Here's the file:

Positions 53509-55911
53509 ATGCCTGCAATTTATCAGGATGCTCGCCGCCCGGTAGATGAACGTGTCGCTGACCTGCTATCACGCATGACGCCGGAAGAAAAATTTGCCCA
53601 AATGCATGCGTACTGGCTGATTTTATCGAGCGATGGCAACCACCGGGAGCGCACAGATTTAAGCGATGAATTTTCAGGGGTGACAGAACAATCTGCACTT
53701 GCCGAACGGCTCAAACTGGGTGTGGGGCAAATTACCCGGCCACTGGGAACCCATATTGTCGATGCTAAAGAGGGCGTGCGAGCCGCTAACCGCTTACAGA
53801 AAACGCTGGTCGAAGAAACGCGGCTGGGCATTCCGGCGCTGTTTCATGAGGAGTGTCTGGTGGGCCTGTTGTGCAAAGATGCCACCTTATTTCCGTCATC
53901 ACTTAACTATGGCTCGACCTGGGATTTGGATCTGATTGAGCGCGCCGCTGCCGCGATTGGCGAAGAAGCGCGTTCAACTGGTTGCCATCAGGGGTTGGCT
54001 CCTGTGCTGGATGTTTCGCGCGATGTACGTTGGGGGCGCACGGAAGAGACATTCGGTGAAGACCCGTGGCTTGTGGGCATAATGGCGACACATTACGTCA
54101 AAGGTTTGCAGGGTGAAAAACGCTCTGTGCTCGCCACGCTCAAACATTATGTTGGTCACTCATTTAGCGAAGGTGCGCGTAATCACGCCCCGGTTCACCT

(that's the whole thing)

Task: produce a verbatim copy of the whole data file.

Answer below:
Positions 53509-55911
53509 ATGCCTGCAATTTATCAGGATGCTCGCCGCCCGGTAGATGAACGTGTCGCTGACCTGCTATCACGCATGACGCCGGAAGAAAAATTTGCCCA
53601 AATGCATGCGTACTGGCTGATTTTATCGAGCGATGGCAACCACCGGGAGCGCACAGATTTAAGCGATGAATTTTCAGGGGTGACAGAACAATCTGCACTT
53701 GCCGAACGGCTCAAACTGGGTGTGGGGCAAATTACCCGGCCACTGGGAACCCATATTGTCGATGCTAAAGAGGGCGTGCGAGCCGCTAACCGCTTACAGA
53801 AAACGCTGGTCGAAGAAACGCGGCTGGGCATTCCGGCGCTGTTTCATGAGGAGTGTCTGGTGGGCCTGTTGTGCAAAGATGCCACCTTATTTCCGTCATC
53901 ACTTAACTATGGCTCGACCTGGGATTTGGATCTGATTGAGCGCGCCGCTGCCGCGATTGGCGAAGAAGCGCGTTCAACTGGTTGCCATCAGGGGTTGGCT
54001 CCTGTGCTGGATGTTTCGCGCGATGTACGTTGGGGGCGCACGGAAGAGACATTCGGTGAAGACCCGTGGCTTGTGGGCATAATGGCGACACATTACGTCA
54101 AAGGTTTGCAGGGTGAAAAACGCTCTGTGCTCGCCACGCTCAAACATTATGTTGGTCACTCATTTAGCGAAGGTGCGCGTAATCACGCCCCGGTTCACCT